Taking out the US dollar, BRICS by BRICS

Part of the great devolution of American power is not just related to depletion of military stores and the lack of enlistments for the service, but also our economic power.  The latest monetary threat is coming from both East and West and may be the coup de grâce for the U.S. dollar, which has long been the dominant global currency for international financial transactions.

A number of the world's major players want to move away from U.S. currency and are working toward creating a new global currency.  You might not have heard of the BRICS alliance.  It consists of China, Russia, Brazil, India, and South Africa.  Reports suggest that they are cooperating to reduce their dependence on the U.S. by developing their own currency for trade among "friendly nations."  Their ties are getting stronger: near-historic levels of trade are occurring between India and Russia.  Brazil has become more and more dependent on Russian fertilizer.

"New Delhi, Beijing and Moscow are the nations that now institute a multipolar world that is endorsed by the majority of governments," a Russian official said.  The aim is to replace not only the U.S. dollar, but also the euro in trade transactions.

In 2014, with $50 billion in seed money, the BRICS nations launched the New Development Bank as an alternative to the World Bank and the International Monetary Fund.  It has proven attractive to developing and emerging economies that had had painful experiences with the IMF's programs and austerity measures.

This initiative is a serious concern for American interests.  The countries in the BRICS alliance have a combined population of 3.1 billion.  That's about 40% of the world's population and 20% of the world gross domestic product (GDP).  China is positioned to be BRIC's de facto leader.

If the proposed BRICS currency manages to replace the U.S. dollar, there would be several potential consequences, which include the following.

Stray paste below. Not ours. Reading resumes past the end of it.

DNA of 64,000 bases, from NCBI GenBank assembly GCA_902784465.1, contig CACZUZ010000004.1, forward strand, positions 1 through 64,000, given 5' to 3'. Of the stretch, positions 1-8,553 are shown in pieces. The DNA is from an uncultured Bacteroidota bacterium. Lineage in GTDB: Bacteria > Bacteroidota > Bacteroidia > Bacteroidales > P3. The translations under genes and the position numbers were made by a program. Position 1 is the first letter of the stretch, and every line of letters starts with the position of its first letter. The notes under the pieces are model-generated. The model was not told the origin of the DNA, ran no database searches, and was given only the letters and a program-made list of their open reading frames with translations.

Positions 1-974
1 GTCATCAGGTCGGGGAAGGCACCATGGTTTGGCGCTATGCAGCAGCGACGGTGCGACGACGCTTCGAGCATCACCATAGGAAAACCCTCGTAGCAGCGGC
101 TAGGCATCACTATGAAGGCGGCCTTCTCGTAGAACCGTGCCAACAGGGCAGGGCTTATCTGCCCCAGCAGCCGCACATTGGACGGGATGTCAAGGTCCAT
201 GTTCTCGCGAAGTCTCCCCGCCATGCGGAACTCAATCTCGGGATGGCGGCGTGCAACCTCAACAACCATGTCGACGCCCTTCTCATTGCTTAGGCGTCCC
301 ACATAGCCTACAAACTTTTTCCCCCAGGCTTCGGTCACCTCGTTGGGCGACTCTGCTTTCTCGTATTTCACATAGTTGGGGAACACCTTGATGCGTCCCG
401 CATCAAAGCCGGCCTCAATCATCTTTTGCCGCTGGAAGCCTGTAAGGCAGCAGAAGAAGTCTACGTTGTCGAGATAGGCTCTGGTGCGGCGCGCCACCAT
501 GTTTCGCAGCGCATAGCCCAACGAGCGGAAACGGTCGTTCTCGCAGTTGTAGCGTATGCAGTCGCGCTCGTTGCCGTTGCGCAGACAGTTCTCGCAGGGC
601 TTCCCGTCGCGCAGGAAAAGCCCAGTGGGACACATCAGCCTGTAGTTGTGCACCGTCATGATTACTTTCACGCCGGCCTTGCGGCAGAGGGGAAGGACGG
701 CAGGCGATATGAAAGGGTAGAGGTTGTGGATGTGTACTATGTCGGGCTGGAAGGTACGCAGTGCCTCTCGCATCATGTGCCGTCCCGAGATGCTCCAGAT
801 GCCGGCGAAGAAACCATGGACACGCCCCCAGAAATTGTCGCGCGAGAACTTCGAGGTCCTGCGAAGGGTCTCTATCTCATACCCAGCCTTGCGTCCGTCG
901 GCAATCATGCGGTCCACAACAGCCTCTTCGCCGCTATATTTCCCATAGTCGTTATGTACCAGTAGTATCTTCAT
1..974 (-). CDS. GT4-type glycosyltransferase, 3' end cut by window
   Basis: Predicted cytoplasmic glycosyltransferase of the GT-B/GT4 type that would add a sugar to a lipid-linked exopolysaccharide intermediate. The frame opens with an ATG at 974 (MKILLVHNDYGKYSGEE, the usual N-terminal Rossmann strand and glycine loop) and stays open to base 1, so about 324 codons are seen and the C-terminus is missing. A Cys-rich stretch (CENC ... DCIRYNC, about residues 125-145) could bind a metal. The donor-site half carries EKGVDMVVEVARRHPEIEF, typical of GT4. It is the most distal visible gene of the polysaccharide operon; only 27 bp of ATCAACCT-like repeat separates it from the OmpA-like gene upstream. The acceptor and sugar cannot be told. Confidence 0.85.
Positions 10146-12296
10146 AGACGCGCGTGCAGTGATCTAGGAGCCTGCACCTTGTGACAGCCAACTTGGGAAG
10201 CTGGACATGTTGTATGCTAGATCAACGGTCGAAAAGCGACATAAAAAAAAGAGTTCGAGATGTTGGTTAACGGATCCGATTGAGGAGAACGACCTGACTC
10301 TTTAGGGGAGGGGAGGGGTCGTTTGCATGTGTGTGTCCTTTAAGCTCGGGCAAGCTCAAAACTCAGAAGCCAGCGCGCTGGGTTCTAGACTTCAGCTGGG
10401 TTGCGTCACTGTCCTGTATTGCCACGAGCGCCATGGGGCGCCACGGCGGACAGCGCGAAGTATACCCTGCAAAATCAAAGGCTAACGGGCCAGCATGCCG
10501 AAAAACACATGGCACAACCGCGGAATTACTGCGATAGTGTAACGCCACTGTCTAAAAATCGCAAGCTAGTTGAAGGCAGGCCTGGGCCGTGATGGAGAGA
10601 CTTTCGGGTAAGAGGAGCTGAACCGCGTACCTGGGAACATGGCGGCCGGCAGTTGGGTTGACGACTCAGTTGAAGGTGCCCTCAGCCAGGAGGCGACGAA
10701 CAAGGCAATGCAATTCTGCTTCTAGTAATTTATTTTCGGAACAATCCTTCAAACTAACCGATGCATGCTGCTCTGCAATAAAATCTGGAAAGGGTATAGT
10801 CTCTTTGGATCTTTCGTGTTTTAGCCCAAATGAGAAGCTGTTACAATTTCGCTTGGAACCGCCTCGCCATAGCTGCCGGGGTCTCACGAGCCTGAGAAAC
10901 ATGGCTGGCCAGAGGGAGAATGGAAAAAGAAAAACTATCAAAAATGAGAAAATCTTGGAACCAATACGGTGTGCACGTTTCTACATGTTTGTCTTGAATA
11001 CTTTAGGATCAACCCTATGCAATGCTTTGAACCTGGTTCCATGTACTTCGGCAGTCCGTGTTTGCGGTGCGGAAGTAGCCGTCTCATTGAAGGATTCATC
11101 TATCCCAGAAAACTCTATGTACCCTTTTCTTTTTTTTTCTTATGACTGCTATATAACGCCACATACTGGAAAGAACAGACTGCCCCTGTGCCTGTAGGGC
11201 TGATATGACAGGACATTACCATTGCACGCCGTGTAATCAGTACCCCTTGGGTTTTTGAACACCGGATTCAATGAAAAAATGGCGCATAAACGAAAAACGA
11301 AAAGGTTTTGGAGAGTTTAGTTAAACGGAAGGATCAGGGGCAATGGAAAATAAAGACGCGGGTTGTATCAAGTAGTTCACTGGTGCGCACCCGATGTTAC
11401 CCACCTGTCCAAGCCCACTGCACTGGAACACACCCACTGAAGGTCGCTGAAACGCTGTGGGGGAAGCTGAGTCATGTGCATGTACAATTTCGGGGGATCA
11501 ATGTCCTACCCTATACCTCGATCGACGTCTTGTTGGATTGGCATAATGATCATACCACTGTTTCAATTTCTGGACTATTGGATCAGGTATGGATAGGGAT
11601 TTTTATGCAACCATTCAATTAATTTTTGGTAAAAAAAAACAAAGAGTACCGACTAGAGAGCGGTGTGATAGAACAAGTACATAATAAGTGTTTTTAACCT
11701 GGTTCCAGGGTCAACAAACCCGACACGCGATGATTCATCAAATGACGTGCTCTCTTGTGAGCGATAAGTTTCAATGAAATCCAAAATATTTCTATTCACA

• Weakened U.S. economic and geopolitical power: If the U.S. dollar were no longer the global currency, the U.S. would lose much of its influence over the global financial system, which would weaken its standing in the world.
  • Increase the dollar's volatility: The U.S. dollar's status as the global currency helps to stabilize the world's financial system.  If it were to no longer hold this role, there could be an increase in volatility as investors and banks contend with different currencies battling for dominance.
  • Impact on international trade: If the U.S. dollar were no longer the global currency, international trade would become more complex and expensive.  Countries may have to engage in currency swaps or use multiple currencies in their transactions.

The Biden administration's main tool to dissuade the world's bad actors from acting on their baser instincts has been economic sanctions.  A shift away from the U.S. dollar would cost the nation much of its dominance on the world stage and lessen the impact of such sanctions.  Without the ability to exert economic pressure on other countries, the downward spiral of Biden's America would be hastened.

The BRICS group is also in the market to expand.  South African foreign minister Naledi Pandor characterized the interest in joining as "huge."  She indicated that nations like Saudi Arabia, Egypt, Argentina, and others are considering taking part.

The danger from BRICS is not only financial.  There seems to be political alignment as well.  Since Russia's invasion of Ukraine, BRICS countries have distanced themselves from the West.  India, Brazil, South Africa, and China oppose sanctions against Russia.

The consequences of the U.S. dollar losing global currency status may be difficult to predict, but face it: it's not a good thing.  Can we do anything to stop it?  The demand for the dollar increases when foreign citizens, foreign central banks, and foreign financial institutions require it.  There is little the Biden administration is doing that increases that demand or instills confidence in the United States as the guardian of the free world.  If the current administration remains in place, I doubt very much that America will remain the dominant economic power.

Joe Alton, M.D. is a physician, medical preparedness advocate, and N.Y. Times bestselling author of The Survival Medicine Handbook: The Essential Guide for When Help Is Not on the Way and other books.

Image: PublicDomainPictures via Pixabay, Pixabay License.

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